24 April 2012
Last updated at 17:11
Nigerians see cheap fuel as the only benefit they get from their country’s oil wealth
Nigeria’s parliament has discussed a report said to reveal that $6bn (£4bn) has been defrauded from the fuel subsidy fund in the past two years.
The debate, which was televised live, made official findings that have been widely leaked in recent days.
The fuel sector probe was set up in the wake of angry nationwide protests in January after the government tried to remove a fuel subsidy.
Nigeria is a major oil producer but has to import most of its fuel.
“We are fighting against entrenched interests whose infectious greed has decimated our people,” House of Representatives Speaker Aminu Waziri Tambuwal said as he opened the two-day debate.
“Therefore, be mindful they will fight back and they normally do fight dirty.”
The 205-page parliamentary report uncovers a long list of alleged wrongdoings involving oil retailers, Nigeria’s Oil Management Company and the state Nigeria National Petroleum Corporation.
According to the leaks, a total of 15 fuel importers collected more than $300m two years ago without importing any fuel, while more than 100 oil marketers collected the same amount of money on several occasions.
The leaked report also says that officials in the government of President Goodluck Jonathan were among those who benefited from the subsidy fund.
Many of the people named in the document have denied any involvement in fraud, with some taking out full-page adverts proclaiming their innocence in local newspapers.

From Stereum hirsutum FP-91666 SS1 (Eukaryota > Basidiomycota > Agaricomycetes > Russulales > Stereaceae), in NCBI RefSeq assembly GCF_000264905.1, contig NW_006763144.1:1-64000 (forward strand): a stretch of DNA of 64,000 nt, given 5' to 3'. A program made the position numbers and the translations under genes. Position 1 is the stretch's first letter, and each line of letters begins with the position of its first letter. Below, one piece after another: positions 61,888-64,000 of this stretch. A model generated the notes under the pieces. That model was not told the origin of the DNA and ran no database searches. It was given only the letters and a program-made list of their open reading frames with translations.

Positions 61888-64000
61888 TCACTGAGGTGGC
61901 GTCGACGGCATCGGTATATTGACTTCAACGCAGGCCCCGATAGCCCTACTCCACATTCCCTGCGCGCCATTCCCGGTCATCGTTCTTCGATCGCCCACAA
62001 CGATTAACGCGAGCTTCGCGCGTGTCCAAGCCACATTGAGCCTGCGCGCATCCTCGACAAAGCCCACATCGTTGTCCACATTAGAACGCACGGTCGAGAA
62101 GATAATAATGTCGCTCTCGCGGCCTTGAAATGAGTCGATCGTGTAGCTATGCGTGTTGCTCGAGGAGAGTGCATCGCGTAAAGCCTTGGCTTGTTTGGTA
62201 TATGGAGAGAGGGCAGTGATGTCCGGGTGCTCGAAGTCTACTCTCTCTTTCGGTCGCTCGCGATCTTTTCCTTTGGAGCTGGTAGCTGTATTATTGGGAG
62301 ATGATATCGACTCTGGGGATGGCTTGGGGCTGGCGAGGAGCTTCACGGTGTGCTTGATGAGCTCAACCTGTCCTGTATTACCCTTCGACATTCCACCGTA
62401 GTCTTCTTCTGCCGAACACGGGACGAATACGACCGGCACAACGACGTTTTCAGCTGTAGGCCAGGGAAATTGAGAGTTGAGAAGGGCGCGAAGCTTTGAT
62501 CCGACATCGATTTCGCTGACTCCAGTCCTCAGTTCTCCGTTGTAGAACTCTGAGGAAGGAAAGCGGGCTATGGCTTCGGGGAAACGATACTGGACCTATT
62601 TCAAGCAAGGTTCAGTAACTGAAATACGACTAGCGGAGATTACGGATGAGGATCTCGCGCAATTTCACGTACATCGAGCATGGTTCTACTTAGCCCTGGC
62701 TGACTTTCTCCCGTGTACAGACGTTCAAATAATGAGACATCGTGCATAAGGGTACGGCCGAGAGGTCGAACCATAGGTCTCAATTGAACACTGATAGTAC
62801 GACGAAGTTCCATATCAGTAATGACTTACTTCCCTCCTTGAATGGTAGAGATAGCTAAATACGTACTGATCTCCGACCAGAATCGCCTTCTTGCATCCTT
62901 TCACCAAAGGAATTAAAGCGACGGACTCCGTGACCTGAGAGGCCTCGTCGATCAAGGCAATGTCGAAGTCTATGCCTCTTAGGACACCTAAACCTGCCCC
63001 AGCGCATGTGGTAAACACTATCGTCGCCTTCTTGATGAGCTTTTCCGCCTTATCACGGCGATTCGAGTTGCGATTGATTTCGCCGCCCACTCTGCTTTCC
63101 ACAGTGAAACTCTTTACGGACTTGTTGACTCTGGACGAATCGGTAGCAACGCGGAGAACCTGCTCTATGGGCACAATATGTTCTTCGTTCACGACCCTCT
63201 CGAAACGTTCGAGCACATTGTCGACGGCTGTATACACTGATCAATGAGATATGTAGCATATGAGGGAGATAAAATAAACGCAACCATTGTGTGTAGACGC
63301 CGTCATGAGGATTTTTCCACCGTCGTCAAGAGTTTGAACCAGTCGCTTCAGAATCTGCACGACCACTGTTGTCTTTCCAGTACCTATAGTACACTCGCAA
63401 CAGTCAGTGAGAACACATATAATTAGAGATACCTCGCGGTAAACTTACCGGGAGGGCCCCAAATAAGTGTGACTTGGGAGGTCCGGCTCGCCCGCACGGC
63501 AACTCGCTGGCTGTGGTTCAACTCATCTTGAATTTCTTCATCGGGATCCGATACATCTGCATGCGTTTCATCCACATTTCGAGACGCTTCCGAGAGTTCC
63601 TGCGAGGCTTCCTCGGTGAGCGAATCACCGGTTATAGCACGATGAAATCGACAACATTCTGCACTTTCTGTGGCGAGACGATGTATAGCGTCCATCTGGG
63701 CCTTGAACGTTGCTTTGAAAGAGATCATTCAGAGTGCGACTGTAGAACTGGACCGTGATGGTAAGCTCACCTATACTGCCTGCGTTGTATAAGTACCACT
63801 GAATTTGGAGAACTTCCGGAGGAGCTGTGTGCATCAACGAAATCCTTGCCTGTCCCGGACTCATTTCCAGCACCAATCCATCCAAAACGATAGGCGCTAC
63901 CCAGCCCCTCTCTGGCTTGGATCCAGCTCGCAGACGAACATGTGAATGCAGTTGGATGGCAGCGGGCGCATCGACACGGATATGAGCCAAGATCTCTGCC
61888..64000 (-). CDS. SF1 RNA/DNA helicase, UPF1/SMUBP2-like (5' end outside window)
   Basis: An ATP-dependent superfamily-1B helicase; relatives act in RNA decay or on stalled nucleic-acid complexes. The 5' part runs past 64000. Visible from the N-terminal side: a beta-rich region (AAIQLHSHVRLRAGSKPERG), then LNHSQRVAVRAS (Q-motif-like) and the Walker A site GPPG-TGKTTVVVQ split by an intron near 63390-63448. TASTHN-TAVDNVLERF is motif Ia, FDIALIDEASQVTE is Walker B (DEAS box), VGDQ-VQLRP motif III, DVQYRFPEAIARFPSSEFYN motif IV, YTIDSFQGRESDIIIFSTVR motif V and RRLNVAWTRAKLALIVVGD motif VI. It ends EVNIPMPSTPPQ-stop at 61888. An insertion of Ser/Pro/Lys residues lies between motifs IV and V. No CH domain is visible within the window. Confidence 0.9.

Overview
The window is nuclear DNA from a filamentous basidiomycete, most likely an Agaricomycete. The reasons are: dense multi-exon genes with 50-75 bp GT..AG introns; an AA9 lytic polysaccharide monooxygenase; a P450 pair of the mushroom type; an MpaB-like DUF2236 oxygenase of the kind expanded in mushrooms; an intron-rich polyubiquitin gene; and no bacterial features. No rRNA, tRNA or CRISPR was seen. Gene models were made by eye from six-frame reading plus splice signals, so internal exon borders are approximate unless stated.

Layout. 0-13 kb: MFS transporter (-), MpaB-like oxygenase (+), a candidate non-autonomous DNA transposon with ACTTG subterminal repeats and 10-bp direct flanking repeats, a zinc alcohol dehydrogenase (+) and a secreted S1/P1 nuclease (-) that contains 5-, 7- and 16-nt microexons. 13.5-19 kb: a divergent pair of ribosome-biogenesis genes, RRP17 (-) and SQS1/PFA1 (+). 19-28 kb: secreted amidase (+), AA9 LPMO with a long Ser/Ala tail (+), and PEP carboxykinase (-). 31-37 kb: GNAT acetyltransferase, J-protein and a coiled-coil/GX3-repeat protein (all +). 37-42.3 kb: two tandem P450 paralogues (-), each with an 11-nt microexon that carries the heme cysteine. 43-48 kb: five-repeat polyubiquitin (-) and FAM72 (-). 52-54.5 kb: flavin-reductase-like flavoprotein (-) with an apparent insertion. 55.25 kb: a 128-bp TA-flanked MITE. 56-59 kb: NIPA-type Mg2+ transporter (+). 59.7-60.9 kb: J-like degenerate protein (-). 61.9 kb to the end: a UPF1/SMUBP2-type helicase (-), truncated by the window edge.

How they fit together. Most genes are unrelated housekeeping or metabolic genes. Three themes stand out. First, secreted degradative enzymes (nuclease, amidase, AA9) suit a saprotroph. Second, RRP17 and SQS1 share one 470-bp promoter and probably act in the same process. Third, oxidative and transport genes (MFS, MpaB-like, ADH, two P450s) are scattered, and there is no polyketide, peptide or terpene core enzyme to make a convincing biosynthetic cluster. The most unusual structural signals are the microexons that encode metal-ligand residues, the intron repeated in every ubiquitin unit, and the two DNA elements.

The BBC’s Bashir Sa’ad Abdullahi in Abuja says at least some of the findings are likely to be adopted by Nigeria’s lawmakers because of the huge public anger over the attempt to withdraw the subsidy.
Many Nigerians were livid when they were told by their government that the fuel subsidy was economically unsustainable – only to now find out the scale of fraud in the operation of the fund, our correspondent says.
Despite being a major oil producer, Nigeria has not invested in the infrastructure needed to produce refined fuel, so has to import much of its petrol.
The annual $8bn subsidy means prices are lower than in neighbouring countries – and correspondents say many Nigerians see cheap fuel as the only benefit they get from their country’s oil wealth, much of which is pocketed by corrupt officials.
After a week of street protests and a general strike, the government agreed to restore some of the subsidy – and reduce the pump price of petrol to 97 naira (about $0.60) per litre after it had doubled to 140 naira when the subsidy was removed without warning on 1 January.
But President Jonathan defended the subsidy cut, saying Nigeria must either “deregulate and survive economically, or we continue with a subsidy regime that will continue to undermine our economy.”
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